Sunday, March 3, 2024

Summer 2023 in literature

MosaicArts and EntertainmentSummer 2023 in literature

BY CAROLINE POWELL
Staff Writer




As an avid reader in the summer, I always struggle to read for fun during the semester on top of all my classwork and extracurriculars. I look forward to the summer months, not just for the serendipity and break from any burnout I experience, but also for reading on the beach, in my backyard hammock and during breaks at work. As the season comes to an end, here are my honest reviews and recommendations for anyone looking for easy reads during these upcoming semesters.

The first book I took up, back in the middle of May, was a haunting start to the warmer weather by my home at the beach. “Death in Her Hands,” by Ottessa Moshfegh, touched on a humorously dark way in capturing the ultimate feeling of loneliness slipping into a twisted madness. 

Moshfegh, who has grown in popularity throughout the years, especially after her novel “My Year of Rest and Relaxation,” went viral on TikTok for its melancholy tone. She typically writes her characters as women enduring hardships: depressive episodes, an abusive family history and being a widow living alone with her dog. 

After her novel “Eileen” won the PEN/Hemingway Award, Moshfegh became a household name. I became influenced by her books trending on TikTok and dove straight into her stories. I will say, I found “My Year of Rest and Relaxation” to be a bit more slogging in terms of the plot itself. However, as a reader, “Death in Her Hands” left me wanting to read more from Moshfegh. 

The book follows Vesta Gul, a newly widowed elderly woman living in the woods, from the moment she finds a note during a walk with her dog, Charlie. The note reads, “Her name was Magda. Nobody will ever know who killed her. It wasn’t me. Here is her dead body.” 

The entire book perplexes the reader as they experience Gul slip more and more into insanity. It still is hard to tell what was accurate and what wasn’t considering it is intentionally written in the first person.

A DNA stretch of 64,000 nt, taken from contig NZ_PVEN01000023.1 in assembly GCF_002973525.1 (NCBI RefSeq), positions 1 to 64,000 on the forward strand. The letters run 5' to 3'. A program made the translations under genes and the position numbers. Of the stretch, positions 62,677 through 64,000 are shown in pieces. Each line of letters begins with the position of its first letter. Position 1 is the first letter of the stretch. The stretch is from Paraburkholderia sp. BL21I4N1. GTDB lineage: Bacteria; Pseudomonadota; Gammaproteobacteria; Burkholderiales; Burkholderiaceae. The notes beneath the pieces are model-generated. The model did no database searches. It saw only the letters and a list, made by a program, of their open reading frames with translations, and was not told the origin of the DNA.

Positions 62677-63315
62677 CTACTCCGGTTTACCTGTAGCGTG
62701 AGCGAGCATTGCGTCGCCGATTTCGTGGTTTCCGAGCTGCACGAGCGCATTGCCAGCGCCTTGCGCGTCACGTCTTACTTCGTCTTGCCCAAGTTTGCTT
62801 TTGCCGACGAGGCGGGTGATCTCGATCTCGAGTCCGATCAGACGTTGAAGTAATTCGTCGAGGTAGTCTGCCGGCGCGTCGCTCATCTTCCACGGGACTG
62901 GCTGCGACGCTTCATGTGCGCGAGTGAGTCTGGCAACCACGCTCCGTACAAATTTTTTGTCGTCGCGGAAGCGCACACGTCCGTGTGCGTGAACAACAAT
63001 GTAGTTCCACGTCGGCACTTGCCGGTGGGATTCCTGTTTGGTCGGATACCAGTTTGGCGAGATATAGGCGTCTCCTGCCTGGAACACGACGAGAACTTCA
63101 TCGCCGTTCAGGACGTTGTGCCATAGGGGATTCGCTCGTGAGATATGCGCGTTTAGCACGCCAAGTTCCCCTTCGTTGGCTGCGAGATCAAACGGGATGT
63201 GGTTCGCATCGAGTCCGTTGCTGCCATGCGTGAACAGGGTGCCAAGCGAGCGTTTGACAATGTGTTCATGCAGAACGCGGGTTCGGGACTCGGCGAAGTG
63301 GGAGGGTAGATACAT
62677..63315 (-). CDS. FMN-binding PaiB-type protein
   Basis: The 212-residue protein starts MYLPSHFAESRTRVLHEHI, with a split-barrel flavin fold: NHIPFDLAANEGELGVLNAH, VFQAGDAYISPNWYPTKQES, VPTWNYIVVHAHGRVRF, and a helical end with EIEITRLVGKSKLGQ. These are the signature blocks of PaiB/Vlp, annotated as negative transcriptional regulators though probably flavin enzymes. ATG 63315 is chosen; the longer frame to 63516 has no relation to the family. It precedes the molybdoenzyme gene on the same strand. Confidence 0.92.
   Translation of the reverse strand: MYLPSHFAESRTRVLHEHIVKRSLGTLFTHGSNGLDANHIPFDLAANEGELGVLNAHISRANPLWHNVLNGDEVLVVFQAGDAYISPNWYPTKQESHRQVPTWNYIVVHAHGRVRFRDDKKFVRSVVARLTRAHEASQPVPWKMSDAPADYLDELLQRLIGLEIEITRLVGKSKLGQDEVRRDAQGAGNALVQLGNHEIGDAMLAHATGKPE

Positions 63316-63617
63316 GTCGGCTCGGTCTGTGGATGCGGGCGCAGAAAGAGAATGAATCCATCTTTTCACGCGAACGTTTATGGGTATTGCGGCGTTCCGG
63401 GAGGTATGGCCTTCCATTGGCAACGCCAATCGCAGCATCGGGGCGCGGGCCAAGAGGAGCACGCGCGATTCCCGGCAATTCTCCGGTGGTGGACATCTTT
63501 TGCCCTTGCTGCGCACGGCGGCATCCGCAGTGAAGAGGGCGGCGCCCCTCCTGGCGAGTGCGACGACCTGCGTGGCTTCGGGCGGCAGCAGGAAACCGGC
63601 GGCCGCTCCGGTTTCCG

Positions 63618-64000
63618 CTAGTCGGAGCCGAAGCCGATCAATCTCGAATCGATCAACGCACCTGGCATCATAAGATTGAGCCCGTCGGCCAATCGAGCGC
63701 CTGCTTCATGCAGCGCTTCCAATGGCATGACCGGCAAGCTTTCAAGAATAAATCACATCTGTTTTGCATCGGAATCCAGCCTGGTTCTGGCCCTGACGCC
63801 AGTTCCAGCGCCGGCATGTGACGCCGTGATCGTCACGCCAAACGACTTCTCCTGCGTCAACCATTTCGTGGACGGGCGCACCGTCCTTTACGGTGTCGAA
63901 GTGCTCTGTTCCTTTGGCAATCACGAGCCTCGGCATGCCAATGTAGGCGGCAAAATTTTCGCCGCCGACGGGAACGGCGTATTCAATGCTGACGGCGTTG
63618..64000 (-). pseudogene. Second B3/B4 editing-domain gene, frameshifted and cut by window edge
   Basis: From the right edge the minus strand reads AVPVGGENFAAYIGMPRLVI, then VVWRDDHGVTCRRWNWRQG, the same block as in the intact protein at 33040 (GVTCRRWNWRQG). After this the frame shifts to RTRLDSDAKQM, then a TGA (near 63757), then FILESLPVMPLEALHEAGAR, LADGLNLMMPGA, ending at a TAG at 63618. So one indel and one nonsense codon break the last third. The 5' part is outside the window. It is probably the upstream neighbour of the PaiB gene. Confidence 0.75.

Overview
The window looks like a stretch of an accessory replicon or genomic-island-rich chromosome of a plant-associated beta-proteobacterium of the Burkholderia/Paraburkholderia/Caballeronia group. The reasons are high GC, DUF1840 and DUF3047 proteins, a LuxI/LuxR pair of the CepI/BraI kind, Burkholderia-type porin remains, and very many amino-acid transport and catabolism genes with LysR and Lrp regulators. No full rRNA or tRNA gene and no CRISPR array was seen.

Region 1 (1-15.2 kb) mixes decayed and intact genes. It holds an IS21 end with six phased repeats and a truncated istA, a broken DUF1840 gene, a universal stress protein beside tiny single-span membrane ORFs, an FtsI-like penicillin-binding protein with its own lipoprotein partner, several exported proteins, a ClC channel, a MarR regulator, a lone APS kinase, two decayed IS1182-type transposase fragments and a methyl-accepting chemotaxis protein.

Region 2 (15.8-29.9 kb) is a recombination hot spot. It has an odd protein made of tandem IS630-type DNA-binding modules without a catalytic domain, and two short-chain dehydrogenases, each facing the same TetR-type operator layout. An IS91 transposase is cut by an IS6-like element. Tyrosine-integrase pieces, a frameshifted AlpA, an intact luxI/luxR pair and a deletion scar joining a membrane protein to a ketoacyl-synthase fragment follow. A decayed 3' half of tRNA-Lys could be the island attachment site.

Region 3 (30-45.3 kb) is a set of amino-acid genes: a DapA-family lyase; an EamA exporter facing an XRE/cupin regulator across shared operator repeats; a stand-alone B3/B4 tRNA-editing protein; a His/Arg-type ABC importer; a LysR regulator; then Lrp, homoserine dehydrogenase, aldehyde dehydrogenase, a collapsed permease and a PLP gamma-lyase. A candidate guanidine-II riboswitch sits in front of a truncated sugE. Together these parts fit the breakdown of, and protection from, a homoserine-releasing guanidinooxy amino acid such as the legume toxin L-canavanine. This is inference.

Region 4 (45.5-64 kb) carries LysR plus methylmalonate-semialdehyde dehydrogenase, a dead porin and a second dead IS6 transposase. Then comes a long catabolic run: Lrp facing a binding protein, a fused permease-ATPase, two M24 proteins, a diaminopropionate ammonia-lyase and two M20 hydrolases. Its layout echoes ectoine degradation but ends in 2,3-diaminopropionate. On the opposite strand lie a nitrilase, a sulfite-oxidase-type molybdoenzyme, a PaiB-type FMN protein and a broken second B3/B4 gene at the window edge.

I loved the writing style tremendously in this book, especially compared to my first read of Moshfegh’s. At this point, I own most of her oeuvre. Despite the dark topics covered in her novels, Moshfegh’s writing style is enjoyable for reading and entertainment purposes. 

With “Death in Her Hands,” I admire how the reader has a hard time knowing what’s happening, because the reader essentially becomes Vesta herself, slipping more and more, making reality difficult to understand. I highly suggest this book if you’re into murder mysteries, though this book leans more towards mystery than anything. I won’t spoil anything, but, justice for Charlie. 

My next book recommendation is a more bittersweet, wholesome option, if troubled widowed women aren’t for you. Mitch Albom’s memoir “Tuesdays with Morrie; An Old Man, a Young Man, and Life’s Greatest Lessons” is one of those books that has you crying within the first few page flips. 

Albom, a journalist, has become known for his central themes of faith and kindness in humanity, with “Tuesdays with Morrie” being the best introduction to this (in my personal opinion). This novel is considered to be one of the best selling memoirs. Selling over 14 million copies, “Tuesdays with Morrie” held New York Times’ bestseller list for 205 weeks. 

This book will always be a classic favorite. From the start, readers learn that Morrie Schwartz, Albom’s previous sociology professor, is dying from amyotrophic lateral sclerosis (ALS). Albom reconnects with Schwartz and the book follows Albom, as he makes a series of visits to Morrie. At its core, the book is about some of the greatest life lessons. 

I will forever have a soft spot for Schwartz and his wisdom, as well as gratitude, for Albom for sharing such an intimate relationship from his life. “Tuesdays with Morrie” reminds me to live intentionally, kindly and lovingly. Every chapter made me either laugh or cry. I loved the way Albom wrote the dialogue in a way that makes readers feel like they are Albom, sitting across from Schwartz, as he struggles to eat while also giving you priceless advice. Despite its simplicity in plot, it changes perspectives for any reader that comes across Albom and Schwartz’ message. 

While I am both sad and excited that summer is coming to a close, I am satisfied with these opposite reads, and I highly recommend either of these books to readers out there. Whether you want to be highly confused or humbled, both of these books are extraordinary starts for those dipping their toes into the world of new age literature.

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